“We said we didn’t know about it. It’s out there in the community more broadly. We have to assume that has happened. It’s not just an assumption, but we know this is moving really, really fast. However, all my advice, this strategy is the right thing to do. I urge Victorians to stick together.”

“We will be here briefing you every day. There is no cause for anyone to be speculating about that. The advice remains the same to me. This is an important thing for us to do. It’s exactly what we need to do, a 5-day
circuit breaker.”

On Friday night the government announced a pause on all international passenger flights, excluding those already in transit, while there was also bizarre scenes at the Australian Open where tennis crowds were forced to leave midway through matches when the lockdown came into effect at midnight.

Mr Andrews said on Friday that there needed to be a “cold, hard discussion” about reducing the number of travellers returning to Australia from overseas.

The Victorian weekly cap had been set to lift from 1210 to 1310 overseas arrivals.

Mr Andrews asked whether there should be a “much smaller program” of hotel quarantine that was “based on compassionate grounds” and said the more infectious UK variant meant the “game (had) changed”.

Chief medical officer says returnees must keep arriving

In response, Australia’s chief medical officer said on Saturday reiterated “vulnerable” Australians cannot be left to languish overseas.

Paul Kelly said he and his state-based counterparts were constantly discussing hotel quarantine protocols and safeguards.

He added the federal government could not ignore Australians stuck overseas for months on end, many of whom already unable to secure flights home.

“The states and territories themselves at a National Cabinet meeting very early on said it should be the states and territories – that is where the public health system is run, (they) have the various staff that are needed for this type of exercise,” Prof Kelly told reporters on Saturday.

“(As to) whether we should be taking fewer people home, I would say we do have vulnerable Australians overseas, the Australian government does has a responsibility to Australians overseas and for those who are vulnerable and really desperate to come home, we need to factor that in.”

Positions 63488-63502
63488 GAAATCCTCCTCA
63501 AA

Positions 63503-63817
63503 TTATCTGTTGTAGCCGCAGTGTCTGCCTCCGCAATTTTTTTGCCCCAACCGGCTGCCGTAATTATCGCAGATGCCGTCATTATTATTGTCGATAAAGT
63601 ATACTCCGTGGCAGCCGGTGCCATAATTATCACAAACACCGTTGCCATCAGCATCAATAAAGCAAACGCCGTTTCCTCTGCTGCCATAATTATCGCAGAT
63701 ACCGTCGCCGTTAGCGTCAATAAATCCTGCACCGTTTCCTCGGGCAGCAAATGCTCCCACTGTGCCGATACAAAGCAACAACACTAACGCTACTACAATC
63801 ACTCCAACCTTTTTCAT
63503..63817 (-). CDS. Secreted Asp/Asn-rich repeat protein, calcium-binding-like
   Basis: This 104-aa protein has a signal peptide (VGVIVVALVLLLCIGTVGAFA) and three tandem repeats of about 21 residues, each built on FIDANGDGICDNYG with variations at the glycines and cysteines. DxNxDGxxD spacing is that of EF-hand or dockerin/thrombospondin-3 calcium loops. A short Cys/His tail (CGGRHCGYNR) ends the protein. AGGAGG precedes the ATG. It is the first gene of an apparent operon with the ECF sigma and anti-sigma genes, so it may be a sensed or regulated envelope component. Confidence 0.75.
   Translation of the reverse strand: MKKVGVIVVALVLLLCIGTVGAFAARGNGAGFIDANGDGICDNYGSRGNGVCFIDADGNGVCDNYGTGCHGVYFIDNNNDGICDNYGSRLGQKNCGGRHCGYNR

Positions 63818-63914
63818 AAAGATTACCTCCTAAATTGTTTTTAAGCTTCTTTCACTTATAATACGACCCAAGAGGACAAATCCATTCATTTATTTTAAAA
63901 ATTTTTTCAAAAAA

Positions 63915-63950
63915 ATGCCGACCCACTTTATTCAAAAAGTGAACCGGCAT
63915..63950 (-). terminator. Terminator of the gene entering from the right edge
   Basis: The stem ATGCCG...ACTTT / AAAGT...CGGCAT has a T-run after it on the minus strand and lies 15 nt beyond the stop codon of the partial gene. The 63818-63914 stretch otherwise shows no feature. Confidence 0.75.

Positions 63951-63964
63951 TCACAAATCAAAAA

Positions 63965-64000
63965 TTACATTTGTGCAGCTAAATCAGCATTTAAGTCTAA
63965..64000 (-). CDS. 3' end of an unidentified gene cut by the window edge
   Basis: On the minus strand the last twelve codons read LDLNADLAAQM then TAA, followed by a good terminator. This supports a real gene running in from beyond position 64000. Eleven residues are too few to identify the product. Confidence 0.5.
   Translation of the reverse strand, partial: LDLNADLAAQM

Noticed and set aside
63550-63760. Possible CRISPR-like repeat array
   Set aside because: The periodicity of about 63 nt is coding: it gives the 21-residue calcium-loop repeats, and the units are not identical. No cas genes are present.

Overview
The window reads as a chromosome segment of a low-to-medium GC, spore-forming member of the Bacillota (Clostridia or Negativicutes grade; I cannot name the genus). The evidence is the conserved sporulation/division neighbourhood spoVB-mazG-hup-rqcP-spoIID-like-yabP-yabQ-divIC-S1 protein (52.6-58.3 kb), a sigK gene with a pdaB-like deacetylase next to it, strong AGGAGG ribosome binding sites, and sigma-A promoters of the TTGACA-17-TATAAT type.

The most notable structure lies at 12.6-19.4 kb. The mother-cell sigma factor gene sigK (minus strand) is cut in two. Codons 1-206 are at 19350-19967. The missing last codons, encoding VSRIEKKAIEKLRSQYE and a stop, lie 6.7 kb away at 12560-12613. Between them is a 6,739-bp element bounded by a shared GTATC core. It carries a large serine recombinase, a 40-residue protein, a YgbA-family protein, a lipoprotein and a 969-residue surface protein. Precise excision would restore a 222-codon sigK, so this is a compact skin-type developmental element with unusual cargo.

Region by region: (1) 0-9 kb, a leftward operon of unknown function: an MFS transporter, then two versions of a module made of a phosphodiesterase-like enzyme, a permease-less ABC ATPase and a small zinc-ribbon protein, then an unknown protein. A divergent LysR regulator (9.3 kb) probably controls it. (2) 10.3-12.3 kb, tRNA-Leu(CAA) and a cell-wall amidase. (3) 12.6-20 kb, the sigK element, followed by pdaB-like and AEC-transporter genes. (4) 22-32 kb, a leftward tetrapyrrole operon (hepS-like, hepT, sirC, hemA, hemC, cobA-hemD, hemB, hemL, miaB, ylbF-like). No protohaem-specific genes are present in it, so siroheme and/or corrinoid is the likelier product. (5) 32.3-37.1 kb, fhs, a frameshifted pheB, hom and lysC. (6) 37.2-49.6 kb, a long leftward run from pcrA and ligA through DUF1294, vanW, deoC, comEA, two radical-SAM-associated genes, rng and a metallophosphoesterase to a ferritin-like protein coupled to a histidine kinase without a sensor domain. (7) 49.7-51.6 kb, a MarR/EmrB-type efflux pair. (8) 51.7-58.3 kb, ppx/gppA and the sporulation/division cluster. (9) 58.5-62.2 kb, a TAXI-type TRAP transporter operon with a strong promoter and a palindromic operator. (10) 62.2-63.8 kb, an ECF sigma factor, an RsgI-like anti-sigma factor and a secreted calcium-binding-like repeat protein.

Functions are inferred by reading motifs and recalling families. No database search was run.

On Friday evening, Victoria announced a pause on international passenger flights from Saturday, excluding those already in transit. The Victorian weekly cap had been set to lift from 1210 to 1310 overseas arrivals.

Prof Kelly said quarantine systems were complex but mostly effective.

“We have had a very small number of breaches (nationally) but of course we can always learn from what happens,” he said.

“That continuous quality improvement approach is what we are taking.”

The virus has escaped from hotel quarantine in Sydney, Perth, Brisbane and Adelaide in recent months.

The Melbourne outbreak can be traced back to a family of three who quarantined at the Holiday Inn and are believed to have been infected overseas.

Elsewhere, NSW and Queensland on Saturday both reported no new local cases in their respective 24-hour reporting windows. Both states reported two new cases in travellers in hotel quarantine.

Victorian visitors to NSW from Saturday will be obliged to follow their home state’s “stay at home” orders. This does not apply to residents of NSW border communities unless they have visited Greater Melbourne.

But NSW has strongly advised its residents to avoid non-essential travel to Victoria.

Tasmania, Northern Territory, Queensland, Western Australia and South Australia have closed their borders to Victorian travellers.

Melbourne-based psychologist Dervla Loughnane said there would be a toll on mental health, with the number of calls for help steadily rising over the past few days.

Melbourne’s second lockdown kicked off on July 9, and did not end until late October.

Even once the state emerged from the 15-week strict lockdown, there were limits on in-home gatherings and face masks had to be worn outside.

-with AAP